Arkansas v. Farm Credit Services of Central Arkansas

RESPONDENT:Farm Credit Services of Central Arkansas
LOCATION:Wilson’s Car

DOCKET NO.: 95-1918
DECIDED BY: Rehnquist Court (1986-2005)
LOWER COURT: United States Court of Appeals for the Eighth Circuit

CITATION: 520 US 821 (1997)
ARGUED: Apr 21, 1997
DECIDED: Jun 02, 1997

Lawrence G. Wallace – on behalf of the United States, as amicus curiae, supporting the Petitioner
Martha Grissom Hunt – on behalf of the Petitioner
Richard A. Hanson – on behalf of the Respondents

Facts of the case

The Tax Injunction Act provides that federal “district courts shall not enjoin, suspend or restrain the assessment, levy or collection of any tax under State law where a plain, speedy and efficient remedy may be had in the courts of such State.” In Department of Employment v. United States, 385 U.S. 355, the U.S. Supreme Court held that the Act does not limit the power of federal courts if the U.S. sues to protect itself or its instrumentalities from state taxation. Four Production Credit Associations (PCA’s), federally chartered corporate financial institutions organized by farmers primarily to make loans to farmers, sued, seeing a declaratory judgment and an injunction prohibiting Arkansas from levying sales and income taxes against them. The PCA’s argued that they constituted instrumentalities of the U.S. and that they were not subject to the Act’s provisions. The District Court granted the PCA’s summary judgment and the Court of Appeals affirmed.


Do Production Credit Associations fall within the exception in the Tax Injunction Act created by Department of Employment v. United States when they sue by themselves?

Media for Arkansas v. Farm Credit Services of Central Arkansas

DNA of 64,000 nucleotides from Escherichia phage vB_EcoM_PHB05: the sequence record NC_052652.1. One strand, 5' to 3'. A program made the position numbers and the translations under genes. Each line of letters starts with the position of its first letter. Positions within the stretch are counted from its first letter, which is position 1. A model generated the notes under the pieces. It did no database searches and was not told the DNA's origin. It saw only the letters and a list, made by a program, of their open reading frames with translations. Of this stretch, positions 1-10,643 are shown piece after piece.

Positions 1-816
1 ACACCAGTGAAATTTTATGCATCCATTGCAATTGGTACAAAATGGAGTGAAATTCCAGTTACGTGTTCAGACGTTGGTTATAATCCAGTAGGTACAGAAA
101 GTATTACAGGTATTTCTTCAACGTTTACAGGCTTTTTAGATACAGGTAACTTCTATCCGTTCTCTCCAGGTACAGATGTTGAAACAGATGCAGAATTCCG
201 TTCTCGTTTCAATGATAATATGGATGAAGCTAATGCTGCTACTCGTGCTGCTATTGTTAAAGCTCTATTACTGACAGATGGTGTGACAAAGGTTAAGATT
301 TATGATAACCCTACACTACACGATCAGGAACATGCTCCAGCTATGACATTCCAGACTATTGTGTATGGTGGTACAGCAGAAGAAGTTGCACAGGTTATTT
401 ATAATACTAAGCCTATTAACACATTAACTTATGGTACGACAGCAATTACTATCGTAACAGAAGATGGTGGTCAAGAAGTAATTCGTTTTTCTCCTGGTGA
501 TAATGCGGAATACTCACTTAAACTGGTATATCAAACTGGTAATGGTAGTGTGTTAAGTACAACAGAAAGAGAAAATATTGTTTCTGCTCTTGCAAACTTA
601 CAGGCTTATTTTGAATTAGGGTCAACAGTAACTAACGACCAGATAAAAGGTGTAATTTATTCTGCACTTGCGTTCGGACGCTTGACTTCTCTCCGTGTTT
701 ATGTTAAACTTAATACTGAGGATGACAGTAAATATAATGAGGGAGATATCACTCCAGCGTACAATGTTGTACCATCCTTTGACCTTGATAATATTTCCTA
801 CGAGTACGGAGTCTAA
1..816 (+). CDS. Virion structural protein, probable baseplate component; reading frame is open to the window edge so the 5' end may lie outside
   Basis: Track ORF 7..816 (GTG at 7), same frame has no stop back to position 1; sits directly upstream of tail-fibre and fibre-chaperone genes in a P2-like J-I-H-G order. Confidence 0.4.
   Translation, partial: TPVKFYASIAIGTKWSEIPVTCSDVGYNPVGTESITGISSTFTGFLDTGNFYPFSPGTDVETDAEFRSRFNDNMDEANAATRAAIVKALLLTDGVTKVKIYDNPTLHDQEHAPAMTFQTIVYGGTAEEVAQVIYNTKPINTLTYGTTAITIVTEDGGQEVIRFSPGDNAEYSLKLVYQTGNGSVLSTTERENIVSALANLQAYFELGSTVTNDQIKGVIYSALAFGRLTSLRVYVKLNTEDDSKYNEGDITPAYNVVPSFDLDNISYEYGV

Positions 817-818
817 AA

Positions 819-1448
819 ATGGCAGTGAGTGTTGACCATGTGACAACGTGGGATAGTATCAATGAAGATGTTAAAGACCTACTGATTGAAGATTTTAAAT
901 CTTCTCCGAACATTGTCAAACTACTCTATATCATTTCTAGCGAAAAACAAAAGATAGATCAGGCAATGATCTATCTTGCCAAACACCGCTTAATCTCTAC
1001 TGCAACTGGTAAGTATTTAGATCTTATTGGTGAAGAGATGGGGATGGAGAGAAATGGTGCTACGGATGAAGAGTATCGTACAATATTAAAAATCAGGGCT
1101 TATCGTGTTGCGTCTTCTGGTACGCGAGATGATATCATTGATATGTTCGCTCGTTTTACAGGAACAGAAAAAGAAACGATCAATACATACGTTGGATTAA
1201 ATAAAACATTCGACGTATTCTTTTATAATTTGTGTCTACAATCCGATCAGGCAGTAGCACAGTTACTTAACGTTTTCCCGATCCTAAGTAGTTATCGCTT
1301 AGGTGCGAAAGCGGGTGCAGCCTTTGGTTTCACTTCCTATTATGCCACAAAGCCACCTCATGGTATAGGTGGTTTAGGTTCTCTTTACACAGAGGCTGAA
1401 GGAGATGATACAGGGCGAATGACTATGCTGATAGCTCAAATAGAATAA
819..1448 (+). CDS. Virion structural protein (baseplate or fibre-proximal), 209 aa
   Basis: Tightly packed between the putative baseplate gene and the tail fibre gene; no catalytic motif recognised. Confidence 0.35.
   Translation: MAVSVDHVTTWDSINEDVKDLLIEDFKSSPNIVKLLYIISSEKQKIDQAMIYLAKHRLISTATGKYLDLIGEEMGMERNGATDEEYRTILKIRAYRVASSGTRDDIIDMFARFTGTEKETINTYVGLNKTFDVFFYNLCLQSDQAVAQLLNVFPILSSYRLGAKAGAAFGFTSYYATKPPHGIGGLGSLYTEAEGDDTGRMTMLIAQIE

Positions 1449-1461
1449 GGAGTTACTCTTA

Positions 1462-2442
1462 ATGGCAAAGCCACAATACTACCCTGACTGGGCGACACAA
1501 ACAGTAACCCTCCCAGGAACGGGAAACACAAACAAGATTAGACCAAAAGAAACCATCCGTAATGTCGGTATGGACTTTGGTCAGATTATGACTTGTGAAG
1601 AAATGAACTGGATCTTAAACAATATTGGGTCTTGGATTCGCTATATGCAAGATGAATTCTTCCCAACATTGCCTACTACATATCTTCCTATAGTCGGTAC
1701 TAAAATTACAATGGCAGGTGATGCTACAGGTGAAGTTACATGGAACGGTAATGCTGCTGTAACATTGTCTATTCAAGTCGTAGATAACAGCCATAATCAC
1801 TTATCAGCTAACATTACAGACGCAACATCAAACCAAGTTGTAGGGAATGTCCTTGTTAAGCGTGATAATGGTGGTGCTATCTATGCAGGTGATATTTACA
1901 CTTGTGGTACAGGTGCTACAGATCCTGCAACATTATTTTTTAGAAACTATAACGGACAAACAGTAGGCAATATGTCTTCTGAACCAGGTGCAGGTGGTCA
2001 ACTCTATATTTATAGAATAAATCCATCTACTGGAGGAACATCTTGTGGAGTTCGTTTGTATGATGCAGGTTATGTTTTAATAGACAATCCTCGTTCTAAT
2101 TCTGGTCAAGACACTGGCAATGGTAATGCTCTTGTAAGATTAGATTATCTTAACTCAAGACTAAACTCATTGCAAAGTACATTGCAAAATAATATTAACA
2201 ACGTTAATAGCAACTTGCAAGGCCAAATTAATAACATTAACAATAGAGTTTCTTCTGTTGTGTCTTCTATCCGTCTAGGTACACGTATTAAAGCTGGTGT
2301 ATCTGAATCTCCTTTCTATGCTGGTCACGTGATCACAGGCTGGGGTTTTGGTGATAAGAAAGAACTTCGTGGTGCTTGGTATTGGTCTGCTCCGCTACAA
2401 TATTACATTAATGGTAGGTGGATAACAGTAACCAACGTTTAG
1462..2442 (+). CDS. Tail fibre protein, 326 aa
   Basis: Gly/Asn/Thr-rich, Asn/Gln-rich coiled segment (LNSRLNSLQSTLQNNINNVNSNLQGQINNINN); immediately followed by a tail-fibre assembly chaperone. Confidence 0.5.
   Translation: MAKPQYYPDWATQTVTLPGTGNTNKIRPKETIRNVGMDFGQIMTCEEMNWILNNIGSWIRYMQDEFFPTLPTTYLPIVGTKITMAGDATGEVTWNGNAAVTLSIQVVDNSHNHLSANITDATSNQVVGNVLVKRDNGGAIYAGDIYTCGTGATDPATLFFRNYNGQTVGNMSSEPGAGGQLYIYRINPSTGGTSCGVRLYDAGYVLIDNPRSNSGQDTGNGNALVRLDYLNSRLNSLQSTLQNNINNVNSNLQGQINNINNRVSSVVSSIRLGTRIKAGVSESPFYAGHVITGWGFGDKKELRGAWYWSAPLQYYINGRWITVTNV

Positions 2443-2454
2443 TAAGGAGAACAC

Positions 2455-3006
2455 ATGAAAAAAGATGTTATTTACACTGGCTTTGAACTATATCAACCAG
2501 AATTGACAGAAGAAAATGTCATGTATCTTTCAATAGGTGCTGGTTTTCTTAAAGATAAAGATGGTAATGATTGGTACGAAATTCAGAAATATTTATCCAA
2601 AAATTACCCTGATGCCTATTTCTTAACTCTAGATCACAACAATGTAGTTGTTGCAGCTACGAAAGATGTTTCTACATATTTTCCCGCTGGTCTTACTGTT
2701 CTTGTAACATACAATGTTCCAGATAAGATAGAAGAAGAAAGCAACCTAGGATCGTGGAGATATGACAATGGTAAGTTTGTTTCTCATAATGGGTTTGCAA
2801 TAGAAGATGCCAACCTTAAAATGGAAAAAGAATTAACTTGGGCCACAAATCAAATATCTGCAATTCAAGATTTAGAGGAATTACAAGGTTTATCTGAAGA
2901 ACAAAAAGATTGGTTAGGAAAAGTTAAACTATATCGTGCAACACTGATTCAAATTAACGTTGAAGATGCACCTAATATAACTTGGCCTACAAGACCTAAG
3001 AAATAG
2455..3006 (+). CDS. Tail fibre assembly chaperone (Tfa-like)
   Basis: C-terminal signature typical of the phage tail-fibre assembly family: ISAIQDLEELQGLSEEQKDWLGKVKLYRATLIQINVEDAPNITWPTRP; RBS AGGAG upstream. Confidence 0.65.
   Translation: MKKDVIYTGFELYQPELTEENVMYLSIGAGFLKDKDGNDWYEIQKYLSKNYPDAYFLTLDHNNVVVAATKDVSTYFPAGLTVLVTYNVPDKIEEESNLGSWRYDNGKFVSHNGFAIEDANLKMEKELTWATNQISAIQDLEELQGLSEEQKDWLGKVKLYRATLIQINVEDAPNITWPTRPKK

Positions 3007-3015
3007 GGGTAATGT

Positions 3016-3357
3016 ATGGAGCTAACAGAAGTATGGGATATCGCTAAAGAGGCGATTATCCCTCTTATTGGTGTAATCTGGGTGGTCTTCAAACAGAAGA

Audio Transcription for Oral Argument – April 21, 1997 in Arkansas v. Farm Credit Services of Central Arkansas

Audio Transcription for Opinion Announcement – June 02, 1997 in Arkansas v. Farm Credit Services of Central Arkansas

The opinions of the Court in two cases will be announced by Justice Kennedy.

The first case to be announced is 95-1918, Arkansas versus Farm Credit Services.

The United States Code under judiciary and judicial procedure is Title 28.

The Title 28 has a provision called the Tax Injunction Act.

The Act restricts the power of Federal Courts to issue an injunction against the collection or enforcement of state taxes.

There is one exception that’s on the face of the statute that allows an injunction where in effect, the state remedy is inadequate.

In addition, there is a case-based exception, one established by our presidents.

This one exception provides that the statute does not constrain the power of federal courts if the United States is a party and seeks the injunction.

Now this case involves entities which are called Production Credit Associations, PCAs, we refer to them in the opinion.

PCAs are corporations which are chartered under federal law to lend money to assist in farming operations.

The federal statute which charters PCAs provides in explicit terms that they are instrumentalities of the United States.

Now the PCAs in this case are located in Arkansas.

They sued the State of Arkansas to enjoin the payment of the state tax.

They claim that since PCAs are instrumentalities of the United States, they have the same right to seek an injunction as with the United States itself if the United States were a party.

The State, not surprisingly, insisted on enforcing the bar of the statute, so too does the United States.

The Government here sides with the States, not with the PCAs.

We agree with the State and with the Government, the Court of Appeals proceeded right to the merits of the case but in this opinion, we point out that the statute bars the exercise of federal judicial power, simply because PCAs have status as instrumentalities of the United States.

They are not exempt from the statute when the United States does not join the suit as party.

Our decision accords with the Act’s purpose to maintain a proper balance between federal and state governments.

The enactment of the Tax Injunction Act reflects the congressional concern to limit federal court intervention in the sensitive area of state taxation, an area that is fundamental to a state’s ability to exist.

So for the reasons explained in the decision, we reverse the Court of Appeals for the Eighth Circuit and that decision is unanimous.